The agreement reached on January 9th between the Khartoum government and the Sudan People's Liberation Movement, or S.P.L.M., heralds an unprecedented era of cooperation between the Islamic regime in the north and the mostly animist and Christian south. It provides for a six-year interim period of autonomy, followed by a referendum that would give southerners the choice of joining a federation with Khartoum or declaring independence.
This notion does not alarm Sudan's Ambassador to the United States, Khidir Haroun
Ahmed, who voices a certain resignation. He says, "The idea of this six interim period, in which the south will be an integral part of the federal government -- and according to the agreement we share the oil revenues evenly -- should be attractive to the southern Sudanese to remain within a united Sudan. That's our hope. But if our brothers and sisters in the south opt differently, it will be painful. But we will respect their decision."
But John Andruga, the S.P.L.M. Representative to the European Union, says that for years southerners have been marginalized economically, politically and culturally, and that it is now up to Khartoum to convince them to vote for unity. He adds, "We want the country to remain united, but the problem here is that we cannot force unity on the people of southern Sudan or the Sudanese people. We would like the Sudanese to unite in a free and fair unity. So my point to you is that the outcome of the referendum in southern Sudan will be determined by the people there themselves."
Some analysts say that secession by the south is not imminent, although it remains possible in the long run.
Ali Dinar, Director of the University of Pennsylvania's African Studies Center points out that the resource-rich south struggled for independence since the beginning of Sudan's civil war in 1955. Mr. Dinar says, "If I am from the south, I don't see why I will choose to be in a state in which I will be treated as a second-class citizen while I have an option of establishing my own government, my own state and, at the same time, I have my own resources because most of the oil being discovered now is in the south."
But most experts agree that a southern secession does not necessarily mean that rebels in the east, and in the western region of Darfur and will follow suit. Some argue that these disparate factions do not share the same goals, and tend to be more interested in a reformed and democratized central government than in breaking away from Khartoum.
While analysts generally agree that it is too early to predict the outcome, Steve Morrison of the Center for Strategic and International Studies in Washington, D.C. says the country's other conflicts could derail the accord. Such divisions, he says, are not good for Africa or the West. He says, "The West was willing to stand by the North-South Peace Agreement which lays open the possibility of the secession of the south. But I think the West's general sentiment is in favor of preserving the unity of Khartoum under reformed governance that is more inclusive and democratic."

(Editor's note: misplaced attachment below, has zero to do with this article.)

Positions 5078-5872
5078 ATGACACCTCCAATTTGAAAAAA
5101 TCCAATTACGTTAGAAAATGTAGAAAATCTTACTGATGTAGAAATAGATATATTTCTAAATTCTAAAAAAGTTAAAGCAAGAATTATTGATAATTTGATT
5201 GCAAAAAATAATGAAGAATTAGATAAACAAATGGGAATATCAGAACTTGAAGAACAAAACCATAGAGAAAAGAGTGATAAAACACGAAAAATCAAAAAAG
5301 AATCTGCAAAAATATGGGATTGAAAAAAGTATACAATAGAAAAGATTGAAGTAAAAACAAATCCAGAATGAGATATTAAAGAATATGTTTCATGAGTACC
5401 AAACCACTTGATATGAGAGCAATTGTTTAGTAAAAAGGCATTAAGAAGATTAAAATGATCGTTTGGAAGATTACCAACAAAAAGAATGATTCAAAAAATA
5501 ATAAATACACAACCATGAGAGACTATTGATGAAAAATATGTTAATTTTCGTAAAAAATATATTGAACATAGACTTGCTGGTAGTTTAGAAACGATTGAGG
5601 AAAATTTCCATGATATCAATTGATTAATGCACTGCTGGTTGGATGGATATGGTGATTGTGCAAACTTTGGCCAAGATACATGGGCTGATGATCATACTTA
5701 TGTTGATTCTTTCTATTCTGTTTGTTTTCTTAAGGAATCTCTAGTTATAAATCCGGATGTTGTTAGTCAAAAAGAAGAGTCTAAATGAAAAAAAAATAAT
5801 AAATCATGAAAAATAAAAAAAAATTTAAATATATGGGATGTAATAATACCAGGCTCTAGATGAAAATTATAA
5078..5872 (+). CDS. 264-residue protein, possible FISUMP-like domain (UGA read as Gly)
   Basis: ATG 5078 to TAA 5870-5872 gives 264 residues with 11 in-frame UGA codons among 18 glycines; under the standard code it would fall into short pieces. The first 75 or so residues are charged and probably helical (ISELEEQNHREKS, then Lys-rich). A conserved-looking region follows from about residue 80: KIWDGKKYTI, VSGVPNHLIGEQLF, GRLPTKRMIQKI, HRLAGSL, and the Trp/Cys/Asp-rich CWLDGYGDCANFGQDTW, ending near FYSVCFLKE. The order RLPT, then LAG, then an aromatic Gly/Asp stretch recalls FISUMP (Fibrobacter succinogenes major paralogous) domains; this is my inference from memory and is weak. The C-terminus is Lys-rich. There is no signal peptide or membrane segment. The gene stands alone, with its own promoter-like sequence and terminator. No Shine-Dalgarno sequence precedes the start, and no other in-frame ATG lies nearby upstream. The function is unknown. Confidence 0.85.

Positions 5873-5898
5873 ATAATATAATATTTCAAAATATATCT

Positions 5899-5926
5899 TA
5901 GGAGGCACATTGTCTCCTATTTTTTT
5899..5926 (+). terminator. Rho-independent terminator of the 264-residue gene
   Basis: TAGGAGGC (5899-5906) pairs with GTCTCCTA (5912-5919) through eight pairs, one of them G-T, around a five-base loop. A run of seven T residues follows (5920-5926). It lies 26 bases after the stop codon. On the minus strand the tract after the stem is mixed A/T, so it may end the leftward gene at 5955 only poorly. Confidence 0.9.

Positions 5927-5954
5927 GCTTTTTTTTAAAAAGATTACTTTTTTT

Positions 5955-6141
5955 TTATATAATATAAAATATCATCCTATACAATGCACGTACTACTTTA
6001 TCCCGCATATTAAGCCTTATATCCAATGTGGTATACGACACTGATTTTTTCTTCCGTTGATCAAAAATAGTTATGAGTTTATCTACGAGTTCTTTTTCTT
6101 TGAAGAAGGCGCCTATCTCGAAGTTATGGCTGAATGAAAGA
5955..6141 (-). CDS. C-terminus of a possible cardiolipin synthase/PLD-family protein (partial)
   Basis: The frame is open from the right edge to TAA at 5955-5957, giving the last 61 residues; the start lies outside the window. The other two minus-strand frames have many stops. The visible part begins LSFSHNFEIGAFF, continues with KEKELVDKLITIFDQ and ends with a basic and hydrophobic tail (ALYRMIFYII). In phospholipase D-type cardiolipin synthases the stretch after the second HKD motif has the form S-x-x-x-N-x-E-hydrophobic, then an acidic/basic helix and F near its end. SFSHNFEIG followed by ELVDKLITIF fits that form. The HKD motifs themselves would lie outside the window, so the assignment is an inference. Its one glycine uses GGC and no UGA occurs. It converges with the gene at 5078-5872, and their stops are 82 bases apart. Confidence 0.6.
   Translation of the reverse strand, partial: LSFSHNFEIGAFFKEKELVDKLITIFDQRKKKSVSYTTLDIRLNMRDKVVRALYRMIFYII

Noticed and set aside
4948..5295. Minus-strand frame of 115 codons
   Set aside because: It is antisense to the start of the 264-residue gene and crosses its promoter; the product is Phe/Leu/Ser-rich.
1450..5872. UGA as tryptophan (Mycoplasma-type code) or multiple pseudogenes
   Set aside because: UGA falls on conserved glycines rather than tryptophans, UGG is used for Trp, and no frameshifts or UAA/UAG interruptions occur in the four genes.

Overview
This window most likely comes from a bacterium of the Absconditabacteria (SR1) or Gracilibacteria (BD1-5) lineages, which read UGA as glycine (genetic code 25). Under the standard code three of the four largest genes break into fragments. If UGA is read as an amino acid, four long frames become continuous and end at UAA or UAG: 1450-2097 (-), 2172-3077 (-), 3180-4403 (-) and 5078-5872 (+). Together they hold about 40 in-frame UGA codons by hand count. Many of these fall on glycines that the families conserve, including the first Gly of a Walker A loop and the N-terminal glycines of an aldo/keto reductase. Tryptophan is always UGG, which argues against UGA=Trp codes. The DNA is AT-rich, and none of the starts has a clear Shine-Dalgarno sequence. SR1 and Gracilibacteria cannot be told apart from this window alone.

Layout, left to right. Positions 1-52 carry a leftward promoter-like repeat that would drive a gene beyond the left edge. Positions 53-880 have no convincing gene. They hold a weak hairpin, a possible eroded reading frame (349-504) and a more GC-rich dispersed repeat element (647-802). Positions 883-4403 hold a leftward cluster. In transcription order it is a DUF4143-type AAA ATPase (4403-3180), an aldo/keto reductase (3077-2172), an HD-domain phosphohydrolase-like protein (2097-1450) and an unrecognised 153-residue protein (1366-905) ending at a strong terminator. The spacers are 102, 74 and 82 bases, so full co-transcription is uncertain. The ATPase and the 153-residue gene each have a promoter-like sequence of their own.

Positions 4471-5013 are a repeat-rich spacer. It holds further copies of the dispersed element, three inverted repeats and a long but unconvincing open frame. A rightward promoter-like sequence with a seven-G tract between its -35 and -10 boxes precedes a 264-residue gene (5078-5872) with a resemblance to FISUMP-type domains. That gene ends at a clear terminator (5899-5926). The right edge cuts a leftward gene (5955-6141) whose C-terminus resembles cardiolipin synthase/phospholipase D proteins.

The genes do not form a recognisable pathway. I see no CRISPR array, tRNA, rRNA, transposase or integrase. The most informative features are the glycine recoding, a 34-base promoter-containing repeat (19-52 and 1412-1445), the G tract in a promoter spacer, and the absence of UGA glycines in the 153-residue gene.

Darfur and human rights activists are skeptical of Khartoum's intentions. They question whether the government has the political will to implement reforms, and some say it will only do so under pressure.
But Sudan's Ambassador to the U.S., Khidir Ahmad, insists his government is serious about peace, reform, and unity. A divided Sudan, he notes, does not serve the interests of the Sudanese people, Africa, or the world.
Mr Ahmad says, "So this will not be in the interest of international security and peace, and security at the O.A.U. I don't think it will benefit the Africans themselves. People will end up in landlocked countries with so many limited resources."
Most observers note that the road ahead is fraught with danger, and that smooth implementation of the peace accord is not guaranteed.
The United Nations' special envoy to Sudan, Jan Pronk, recently called upon the Sudanese people to consider unity as an option. During a recent visit to Khartoum, he warned that a divided Sudan would pose a threat to the region, and to international peace and security.
For now, both sides say they remain committed to the spirit and letter of the accord.
This report was broadcast on the VOA Focus Program. To see more Focus stories click here.